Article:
I have been a studio mixing engineer since the late 90's. In 2001, I started rebuilding my business from the ground up. When it came to studio nearfield monitors, I decided I was going to really take my time and get the absolute best for my ears - and accurate.
I made a trip to Sweetwater, just north of Indianapolis. The staff there was quite helpful - they set me up in a room with about 6 pairs of monitors of my own choosing (they carried just about everything except Dynaudios at the time). I had decided I was going to purchase the best nearfield speakers available, no matter the price.
After listening for a couple hours, going through brand names such as KRK, Event, Roland, JBL, and so on, I finally whittled it down to 3 contenders: Genelec 1032a, Tannoy System 800a, and believe it or not, ... the Mackie HR824! All had their merits and sounded the best of the 8" woofer series monitors at the time.
I took about a half-hour break and returned after lunch for the final shoot-out. I had been listening to everything from jazz, to metal, to orchestral... but the real kicker was a CD I bought of a guy named Al DiMeola (album name is "Orange and Blue"). The album is very percussive and has a great number of very subtle sounds and timbres. As it turns out 2 of the monitors revealed some things in the music I had never heard before. Those two were the Genelecs and the Tannoys. The Mackies had a similar E.Q., round and full, but the low end was muddy, and much of the subtle nuances of the music were incoherent even at some of the upper frequencies. So the Mackies dropped out.
But the kicker was this... although the Genelecs had the highest price tag, and the greatest reviews, and the upper frequencies were stunningly clear, they were actually shrill and hurt my ears after several minutes of listening - and I usually listen at lower volumes. The Tannoys, on the other hand, were every bit as crystal clear, yet smoother, all the way up to the highest frequencies. I bought the Tannoys, which were 3/4 the price of the Genelecs.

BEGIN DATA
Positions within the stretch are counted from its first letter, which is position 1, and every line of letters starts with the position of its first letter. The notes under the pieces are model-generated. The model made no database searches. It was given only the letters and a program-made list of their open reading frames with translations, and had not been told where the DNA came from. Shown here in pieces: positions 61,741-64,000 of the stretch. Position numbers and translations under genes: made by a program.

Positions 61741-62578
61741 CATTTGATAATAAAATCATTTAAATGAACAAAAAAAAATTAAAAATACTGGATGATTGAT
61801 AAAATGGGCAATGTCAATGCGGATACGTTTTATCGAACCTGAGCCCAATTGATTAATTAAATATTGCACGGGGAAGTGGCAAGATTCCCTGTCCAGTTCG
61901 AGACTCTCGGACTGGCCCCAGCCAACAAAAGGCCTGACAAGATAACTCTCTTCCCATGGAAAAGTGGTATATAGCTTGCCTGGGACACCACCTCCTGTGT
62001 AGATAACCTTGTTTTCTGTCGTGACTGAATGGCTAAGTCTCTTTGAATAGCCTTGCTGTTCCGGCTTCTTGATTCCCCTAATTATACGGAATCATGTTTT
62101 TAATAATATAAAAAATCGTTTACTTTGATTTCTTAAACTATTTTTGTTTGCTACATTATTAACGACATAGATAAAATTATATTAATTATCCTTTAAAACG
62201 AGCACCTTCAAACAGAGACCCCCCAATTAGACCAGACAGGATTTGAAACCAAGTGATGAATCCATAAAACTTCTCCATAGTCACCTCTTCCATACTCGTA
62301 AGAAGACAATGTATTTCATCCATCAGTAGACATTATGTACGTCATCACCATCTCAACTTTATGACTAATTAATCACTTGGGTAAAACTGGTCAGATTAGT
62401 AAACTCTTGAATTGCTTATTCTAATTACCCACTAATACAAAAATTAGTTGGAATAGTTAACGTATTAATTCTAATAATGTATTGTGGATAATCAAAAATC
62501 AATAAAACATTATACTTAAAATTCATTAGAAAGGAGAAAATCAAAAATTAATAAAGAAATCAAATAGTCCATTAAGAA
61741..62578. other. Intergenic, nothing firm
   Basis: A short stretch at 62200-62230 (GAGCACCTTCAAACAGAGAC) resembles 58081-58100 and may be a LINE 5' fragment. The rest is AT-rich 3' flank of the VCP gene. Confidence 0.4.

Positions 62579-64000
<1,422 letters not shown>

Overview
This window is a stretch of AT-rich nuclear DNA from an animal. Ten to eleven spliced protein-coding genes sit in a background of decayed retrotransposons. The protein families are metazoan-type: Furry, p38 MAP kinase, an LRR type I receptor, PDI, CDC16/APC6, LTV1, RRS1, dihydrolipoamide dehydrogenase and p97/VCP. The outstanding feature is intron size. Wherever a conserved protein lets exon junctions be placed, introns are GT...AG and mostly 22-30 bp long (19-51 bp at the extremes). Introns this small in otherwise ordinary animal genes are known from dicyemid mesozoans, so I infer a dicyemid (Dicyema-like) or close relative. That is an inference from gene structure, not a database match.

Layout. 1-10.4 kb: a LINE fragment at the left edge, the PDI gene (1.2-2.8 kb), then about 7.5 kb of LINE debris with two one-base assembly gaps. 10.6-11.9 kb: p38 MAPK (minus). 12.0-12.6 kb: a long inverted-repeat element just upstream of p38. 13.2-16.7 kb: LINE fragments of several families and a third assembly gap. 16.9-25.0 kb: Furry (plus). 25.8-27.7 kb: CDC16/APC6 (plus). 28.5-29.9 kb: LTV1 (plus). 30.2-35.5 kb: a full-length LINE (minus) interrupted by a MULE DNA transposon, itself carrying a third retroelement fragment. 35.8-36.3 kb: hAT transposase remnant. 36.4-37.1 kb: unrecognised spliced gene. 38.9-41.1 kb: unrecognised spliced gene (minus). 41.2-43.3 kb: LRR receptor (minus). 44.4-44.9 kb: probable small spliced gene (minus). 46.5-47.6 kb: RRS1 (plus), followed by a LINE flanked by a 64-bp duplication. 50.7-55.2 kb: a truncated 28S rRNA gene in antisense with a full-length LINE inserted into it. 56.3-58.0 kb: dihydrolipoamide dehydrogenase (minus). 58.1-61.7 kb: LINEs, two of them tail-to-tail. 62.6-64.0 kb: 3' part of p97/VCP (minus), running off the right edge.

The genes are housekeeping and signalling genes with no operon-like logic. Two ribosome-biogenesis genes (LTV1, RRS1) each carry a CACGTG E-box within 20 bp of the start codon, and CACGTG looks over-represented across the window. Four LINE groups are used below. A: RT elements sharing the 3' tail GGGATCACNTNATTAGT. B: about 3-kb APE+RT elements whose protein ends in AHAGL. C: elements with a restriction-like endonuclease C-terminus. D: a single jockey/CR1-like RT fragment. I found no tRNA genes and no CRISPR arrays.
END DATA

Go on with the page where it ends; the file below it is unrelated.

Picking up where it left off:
Since then I have used them for sprectal and impulse room testing, so I tested them outdoors, using a pair of Earthworks QTC30's, and Earthworks 1024 Preamp, and an RME ADI8 A/D converter. Analysis revealed the the frequency response is quite smooth and round, and capable of very high freqs weel outside my range of hearing (about 20KHz). The low end begins to drop smoothly below 45 Hz, which is actually quite good for a pair of 8" woofers. Impulse response proved very fast, albeit, not exactly lightening fast, but definitely impressive. Damping is also pretty quick, very low at about 40ms, and practically unobservable by 60ms.
In summary, I fell in love with these monitor from the very beginning. They have been my primary recording and mixing monitors in my studio, and I have never been sorry I bought them. They are still working strong, and I would never mix on anything else.
By the way, for those comparing these "speakers" to hi-fi systems, this is typical of audio enthusiasts, and is really an unfair comparison. These "studio monitors" were actually made for picking apart problems in a mix. The theory is, if you can tweak a mix until it sounds good in these monitors, which can find every little problem that exists, it will sound incredible on a high sounding (albeit somewhat mushier) hi-fi system. The proper use for these monitors is "studio surgery", and by that definition, these things are quite amazing. It saddens me that they are no longer in production, replaced by the snazzier sharper and crunchier "new blood", the Tannoy "Reveal" family. I personally still prefer my System 800's and pray they never quit!